Another member of the nightmare horse cycle, and the one most effective as a color hoser, at least in spirit, is Shield Mare. Familiar to anyone who has played with or against Kitchen Finks, Shield Mare gains three life when it enters the battlefield, which makes it an ideal hoser against aggressive red decks, and its 2/3 body make sit an effective blocker. It also comes with the ability of gaining three life whenever the opponent targets it, so that's more value when the opponent destroys it with burn or targets it with Earthshaker Khenra. Its tough enough as a blocker that the opponent won't always be able to just ignore it or push through it, so it's often going to eat a burn spell, meaning it gained six life and traded with a card. It's an attractive card when an aggressive red deck is at the top of the metagame, and looks to be well-worth some sideboard slots in decks that need help against red decks.

Lightning Mare isn't really a direct callback to anything that I can think of, but this member of the nightmare horse cycle feels familiar enough, and stands out for its efficiency and its potential power. It's not really a hoser in any form, since being uncounterable is cool but not worthy of getting sideboarded in against blue decks that will just kill it with Fatal Push or Seal Away. What does make Lightning Mare interesting is its stats: two mana for a three-power creature with a Firebreathing ability. The ability is deceptively powerful, and allows Lightning Mare to convert mana intro extra damage, letting it to trade up with larger creatures. Lightning Mare looks to have the makings of a Standard-playable card in this environment, and could easily slot into the Mono-Red deck as a new staple. It does damage comparable to Kari Zev, Skyship Raider and Scrapheap Scrounger, but can chip in extra damage throughout the game with its ability. It really excels in the late game, where it will become a huge threat as a mana sink. It's definitely held back by Goblin Chainwhirler, but it's something to keep in mind.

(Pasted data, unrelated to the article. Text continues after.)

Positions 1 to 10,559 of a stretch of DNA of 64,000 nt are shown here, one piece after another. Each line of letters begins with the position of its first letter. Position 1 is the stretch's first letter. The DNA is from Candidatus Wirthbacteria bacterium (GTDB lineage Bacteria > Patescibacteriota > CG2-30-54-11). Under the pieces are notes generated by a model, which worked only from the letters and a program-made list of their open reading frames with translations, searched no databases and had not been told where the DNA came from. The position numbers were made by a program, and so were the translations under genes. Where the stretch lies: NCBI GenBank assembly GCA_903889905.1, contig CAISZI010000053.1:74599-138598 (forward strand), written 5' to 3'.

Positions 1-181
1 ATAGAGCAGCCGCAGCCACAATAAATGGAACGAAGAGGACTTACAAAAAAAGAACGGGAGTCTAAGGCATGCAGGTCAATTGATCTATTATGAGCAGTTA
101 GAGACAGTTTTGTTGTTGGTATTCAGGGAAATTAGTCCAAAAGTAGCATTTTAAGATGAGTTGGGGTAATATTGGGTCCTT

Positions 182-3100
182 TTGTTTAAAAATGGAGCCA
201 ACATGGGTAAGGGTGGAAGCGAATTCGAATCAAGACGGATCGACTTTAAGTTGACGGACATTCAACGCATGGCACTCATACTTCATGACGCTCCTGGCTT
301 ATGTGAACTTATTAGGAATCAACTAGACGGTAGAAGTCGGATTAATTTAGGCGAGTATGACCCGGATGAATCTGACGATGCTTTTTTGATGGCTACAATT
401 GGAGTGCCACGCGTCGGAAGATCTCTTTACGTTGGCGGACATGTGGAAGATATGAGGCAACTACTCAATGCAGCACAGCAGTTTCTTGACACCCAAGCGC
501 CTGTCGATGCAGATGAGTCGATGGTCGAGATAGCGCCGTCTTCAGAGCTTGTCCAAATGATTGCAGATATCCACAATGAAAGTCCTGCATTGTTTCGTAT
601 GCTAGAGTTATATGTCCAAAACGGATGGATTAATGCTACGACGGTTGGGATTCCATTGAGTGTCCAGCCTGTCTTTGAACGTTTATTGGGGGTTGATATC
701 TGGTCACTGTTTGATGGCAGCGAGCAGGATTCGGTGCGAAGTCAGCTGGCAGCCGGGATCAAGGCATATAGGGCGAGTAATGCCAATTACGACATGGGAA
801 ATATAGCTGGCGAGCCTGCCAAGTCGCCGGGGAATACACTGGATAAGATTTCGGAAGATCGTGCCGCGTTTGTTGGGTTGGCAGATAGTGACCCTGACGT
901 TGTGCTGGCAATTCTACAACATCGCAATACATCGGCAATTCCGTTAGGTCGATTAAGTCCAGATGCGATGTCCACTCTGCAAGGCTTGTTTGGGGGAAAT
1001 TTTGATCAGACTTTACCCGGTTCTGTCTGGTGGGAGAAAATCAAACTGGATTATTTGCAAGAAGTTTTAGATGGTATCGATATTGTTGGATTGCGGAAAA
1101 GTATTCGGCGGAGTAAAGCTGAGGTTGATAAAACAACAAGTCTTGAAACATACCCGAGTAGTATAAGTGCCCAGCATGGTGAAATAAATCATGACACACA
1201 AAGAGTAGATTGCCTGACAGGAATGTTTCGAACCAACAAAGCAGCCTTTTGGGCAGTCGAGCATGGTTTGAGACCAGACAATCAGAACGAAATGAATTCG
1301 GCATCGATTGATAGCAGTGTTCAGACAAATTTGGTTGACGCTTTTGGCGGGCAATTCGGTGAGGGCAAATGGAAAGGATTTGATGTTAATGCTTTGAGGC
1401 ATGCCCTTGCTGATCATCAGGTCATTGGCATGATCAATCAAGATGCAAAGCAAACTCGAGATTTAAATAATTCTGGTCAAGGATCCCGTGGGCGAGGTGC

Core Set 2019 brings Elvish Rejuvenator, a callback to Wood Elves, a card that sees fringe Modern play and has been a Standard staple in the past. The cards aren't quite the same, because Elvish Rejuvenator looks at the top five for land and can technically miss, but it does have the upside of hitting any land, so it can be used to fix mana or to dig for utility lands, which means greater value. In many decks, the body provided by Elvish Rejuvenator will outclass whatever benefit other acceleration options might provide, whether it's chump blocking for Teferi, Hero of Dominaria in a deck like Bant Approach, being reused with Liliana, Death's Majesty in black-green, or triggering Elf tribal synergies on a card like Marywn, the Nurturer.